Anonymous Coward says:

Cute! They don’t even have the class to get the low-cost Red Hat Enterprise version with awesome support. Guess they don’t need the support. But in defense of CentOS 5, we run it on a dozen production servers here simply because it works so damn well. I wouldn’t change it if you paid me. What you forgot to ask is if BSA pays for support on CentOS?

Anonymous Coward says:

Just installed a new Dell with Windows Server package as an Internet and broadcasting server and it ran about $6,000 USD. It’s too bad a lot of companies are locked into being MicroSoft houses and are the ones that are picking up the slack (sadly) for MicroSoft’s sinking revenues. What used to be called the IBM money pit is now the MicroSoft money pit. The one thing to be thankful for is now that Intel has reached the 4GHZ limit on CPU speed machines are no longer becoming obsolete in 2 weeks. We finally have 64 bit OS’s and the slow Motorola Apple crap is now powering phones and pads where it belongs. We might actually begin to count on our hardware for longer than a day. Wondrous times ahead!!

Jamie (profile) says:

Fingerprinting web servers

Mike –

You asked how to check the web server/OS brand. Keeping in mind, of course, that software can easily be made to lie, do this from a command prompt:

telnet b4surf.org 80

It will tell you about an escape character, and let you type things. Now, type this:


Followed by two(2) carriage returns. Most of the time, you’ll see something like this:

HTTP/1.1 200 OK
Date: Thu, 30 Sep 2010 15:29:05 GMT
Server: Apache/2.0.52 (CentOS)
Last-Modified: Mon, 03 Apr 2006 05:47:11 GMT
ETag: “8d47e5-509-526435c0”
Accept-Ranges: bytes
Content-Length: 1289
Connection: close
Content-Type: text/html

That “Server” header is the one you’re interested in.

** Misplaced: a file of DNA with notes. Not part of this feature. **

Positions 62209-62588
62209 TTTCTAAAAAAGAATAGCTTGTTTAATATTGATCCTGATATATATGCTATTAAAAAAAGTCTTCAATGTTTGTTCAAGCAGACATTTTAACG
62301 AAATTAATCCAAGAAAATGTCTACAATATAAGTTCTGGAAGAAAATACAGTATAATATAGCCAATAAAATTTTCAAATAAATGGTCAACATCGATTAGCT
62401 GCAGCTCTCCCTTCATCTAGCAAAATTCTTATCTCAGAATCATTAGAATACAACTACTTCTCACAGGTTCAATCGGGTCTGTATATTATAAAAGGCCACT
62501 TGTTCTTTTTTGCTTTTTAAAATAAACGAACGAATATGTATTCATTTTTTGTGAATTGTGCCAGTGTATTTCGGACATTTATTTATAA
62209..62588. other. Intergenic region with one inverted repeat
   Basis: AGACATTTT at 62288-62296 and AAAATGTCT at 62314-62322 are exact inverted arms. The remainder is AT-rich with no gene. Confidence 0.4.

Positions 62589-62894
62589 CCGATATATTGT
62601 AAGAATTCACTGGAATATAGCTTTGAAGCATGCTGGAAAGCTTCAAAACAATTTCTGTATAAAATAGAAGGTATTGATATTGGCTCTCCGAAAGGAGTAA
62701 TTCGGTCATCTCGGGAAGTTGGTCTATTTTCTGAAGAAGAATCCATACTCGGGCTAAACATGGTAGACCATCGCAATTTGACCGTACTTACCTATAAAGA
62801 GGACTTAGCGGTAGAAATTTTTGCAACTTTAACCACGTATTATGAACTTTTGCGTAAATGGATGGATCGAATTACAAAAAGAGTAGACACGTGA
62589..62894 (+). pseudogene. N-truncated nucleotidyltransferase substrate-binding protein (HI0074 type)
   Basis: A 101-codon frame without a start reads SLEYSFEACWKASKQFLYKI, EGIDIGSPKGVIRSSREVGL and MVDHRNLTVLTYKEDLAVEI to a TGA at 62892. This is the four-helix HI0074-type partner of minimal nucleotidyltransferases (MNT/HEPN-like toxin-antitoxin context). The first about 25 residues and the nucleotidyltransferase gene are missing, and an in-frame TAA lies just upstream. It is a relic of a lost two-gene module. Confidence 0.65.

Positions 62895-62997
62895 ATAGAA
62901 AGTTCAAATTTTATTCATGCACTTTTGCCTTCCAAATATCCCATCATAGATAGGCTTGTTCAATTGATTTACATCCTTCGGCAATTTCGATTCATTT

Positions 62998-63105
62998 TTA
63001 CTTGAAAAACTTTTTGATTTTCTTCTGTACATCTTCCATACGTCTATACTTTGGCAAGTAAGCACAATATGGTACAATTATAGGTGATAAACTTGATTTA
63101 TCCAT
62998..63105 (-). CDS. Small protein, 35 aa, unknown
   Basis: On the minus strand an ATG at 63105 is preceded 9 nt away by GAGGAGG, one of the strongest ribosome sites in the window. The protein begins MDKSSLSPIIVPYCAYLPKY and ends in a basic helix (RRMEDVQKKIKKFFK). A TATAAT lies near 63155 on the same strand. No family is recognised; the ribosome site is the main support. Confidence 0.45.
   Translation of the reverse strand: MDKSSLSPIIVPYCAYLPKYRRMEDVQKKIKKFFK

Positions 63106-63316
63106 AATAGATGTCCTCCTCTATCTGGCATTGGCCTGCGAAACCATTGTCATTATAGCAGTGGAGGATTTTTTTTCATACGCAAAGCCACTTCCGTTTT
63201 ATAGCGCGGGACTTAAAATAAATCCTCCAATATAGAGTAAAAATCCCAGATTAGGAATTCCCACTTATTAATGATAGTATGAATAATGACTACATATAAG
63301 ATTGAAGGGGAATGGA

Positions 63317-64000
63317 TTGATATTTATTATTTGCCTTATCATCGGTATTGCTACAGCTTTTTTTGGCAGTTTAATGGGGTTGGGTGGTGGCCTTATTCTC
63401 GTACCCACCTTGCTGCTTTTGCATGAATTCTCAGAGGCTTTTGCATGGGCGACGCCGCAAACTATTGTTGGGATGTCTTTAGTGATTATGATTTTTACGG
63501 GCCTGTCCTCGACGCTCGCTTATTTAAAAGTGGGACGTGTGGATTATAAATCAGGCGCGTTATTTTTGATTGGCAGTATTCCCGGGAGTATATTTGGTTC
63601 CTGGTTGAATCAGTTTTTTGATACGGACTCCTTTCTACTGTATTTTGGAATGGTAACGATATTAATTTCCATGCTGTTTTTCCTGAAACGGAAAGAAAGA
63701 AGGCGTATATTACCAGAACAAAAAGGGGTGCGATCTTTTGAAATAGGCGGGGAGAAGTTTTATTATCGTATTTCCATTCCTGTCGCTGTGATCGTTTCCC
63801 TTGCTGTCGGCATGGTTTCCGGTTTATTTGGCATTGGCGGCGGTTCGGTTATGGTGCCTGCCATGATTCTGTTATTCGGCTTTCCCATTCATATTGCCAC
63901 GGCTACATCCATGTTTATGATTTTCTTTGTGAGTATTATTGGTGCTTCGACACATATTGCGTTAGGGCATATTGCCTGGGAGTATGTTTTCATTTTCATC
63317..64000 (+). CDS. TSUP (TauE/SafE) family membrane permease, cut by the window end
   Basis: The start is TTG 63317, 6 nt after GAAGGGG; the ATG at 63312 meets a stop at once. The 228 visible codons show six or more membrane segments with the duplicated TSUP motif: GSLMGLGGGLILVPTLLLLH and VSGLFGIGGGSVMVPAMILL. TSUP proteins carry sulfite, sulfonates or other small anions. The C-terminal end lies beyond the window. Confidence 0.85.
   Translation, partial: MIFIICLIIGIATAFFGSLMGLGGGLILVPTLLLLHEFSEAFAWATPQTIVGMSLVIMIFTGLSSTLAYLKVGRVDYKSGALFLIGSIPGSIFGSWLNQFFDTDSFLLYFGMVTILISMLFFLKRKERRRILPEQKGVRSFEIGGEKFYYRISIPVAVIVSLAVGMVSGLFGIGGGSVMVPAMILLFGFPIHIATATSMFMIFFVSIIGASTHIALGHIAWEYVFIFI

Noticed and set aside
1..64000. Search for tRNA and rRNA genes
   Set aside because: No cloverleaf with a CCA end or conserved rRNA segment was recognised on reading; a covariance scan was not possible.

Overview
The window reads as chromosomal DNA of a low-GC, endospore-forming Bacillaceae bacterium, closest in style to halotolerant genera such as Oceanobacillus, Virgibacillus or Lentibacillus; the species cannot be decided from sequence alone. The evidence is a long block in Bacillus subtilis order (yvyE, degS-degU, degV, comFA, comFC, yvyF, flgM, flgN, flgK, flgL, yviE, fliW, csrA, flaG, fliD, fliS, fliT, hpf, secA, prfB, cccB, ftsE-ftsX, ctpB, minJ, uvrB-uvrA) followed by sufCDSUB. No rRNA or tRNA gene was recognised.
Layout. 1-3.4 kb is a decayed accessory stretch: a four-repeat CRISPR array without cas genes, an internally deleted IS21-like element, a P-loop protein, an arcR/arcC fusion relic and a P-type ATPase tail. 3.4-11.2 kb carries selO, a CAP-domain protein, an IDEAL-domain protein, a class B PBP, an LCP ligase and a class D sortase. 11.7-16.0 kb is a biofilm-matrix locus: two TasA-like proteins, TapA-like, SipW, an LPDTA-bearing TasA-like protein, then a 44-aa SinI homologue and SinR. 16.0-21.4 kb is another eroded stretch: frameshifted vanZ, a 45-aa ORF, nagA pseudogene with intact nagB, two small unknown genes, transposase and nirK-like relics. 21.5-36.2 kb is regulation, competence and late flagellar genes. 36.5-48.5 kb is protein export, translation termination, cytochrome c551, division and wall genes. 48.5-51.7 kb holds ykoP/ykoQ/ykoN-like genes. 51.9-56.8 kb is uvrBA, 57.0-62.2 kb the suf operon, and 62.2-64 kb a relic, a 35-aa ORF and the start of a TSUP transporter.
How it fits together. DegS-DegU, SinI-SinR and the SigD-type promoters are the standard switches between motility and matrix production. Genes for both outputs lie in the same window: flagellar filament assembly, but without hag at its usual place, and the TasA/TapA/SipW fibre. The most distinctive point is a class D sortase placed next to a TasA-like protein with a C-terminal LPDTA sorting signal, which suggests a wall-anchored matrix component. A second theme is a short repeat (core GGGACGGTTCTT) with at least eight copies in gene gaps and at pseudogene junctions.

Again, web servers, mail servers, etc. can, and do, lie about what they are. You can get a more reliable idea of operating systems, sometimes, by learning to use nmap, and I’ll leave that explanation to an nmap tutorial you can easily find online if you want to spend time on it.

AMusingFool (profile) says:

full nmap output

Just for giggles:

~ (890) nmap -A b4usurf.org

Starting Nmap 5.00 ( http://nmap.org ) at 2010-09-30 16:01 EDT
Interesting ports on mercury25.networknoc.com (
Not shown: 990 filtered ports
21/tcp open ftp ProFTPD 1.3.0
53/tcp open domain ISC BIND 9.2.4
80/tcp open http Apache httpd 2.0.52 ((CentOS))
| robots.txt: has 8 disallowed entries
| /admin/ /contrib/ /doc/ /lib/ /modules/ /plugins/
|_ /scripts/ /tmp/
|_ html-title: B4USurf – Home
110/tcp open pop3 Courier pop3d
143/tcp open imap Courier Imapd (released 2004)
443/tcp open ssl/http Apache httpd 2.0.52 ((CentOS))
|_ sslv2: server still supports SSLv2
|_ html-title: Default PLESK Page
554/tcp open rtsp?
3306/tcp open mysql MySQL 4.1.22
| mysql-info: Protocol: 10
| Version: 4.1.22
| Thread ID: 992302
| Some Capabilities: Connect with DB, Compress, Transactions, Secure Connection
| Status: Autocommit
|_ Salt: uuj4`ipu{,b.[`OKl]l+
7070/tcp open realserver?
8443/tcp open http Apache httpd 1.3.33 ((Unix) mod_ssl/2.8.22 OpenSSL/0.9.7e PHP/5.0.5)
| html-title: 302 Found
|_ Did not follow redirect to https://mercury30.networknoc.com:8443
Service Info: Host: localhost.localdomain; OS: Unix

Service detection performed. Please report any incorrect results at http://nmap.org/submit/ .
Nmap done: 1 IP address (1 host up) scanned in 148.67 seconds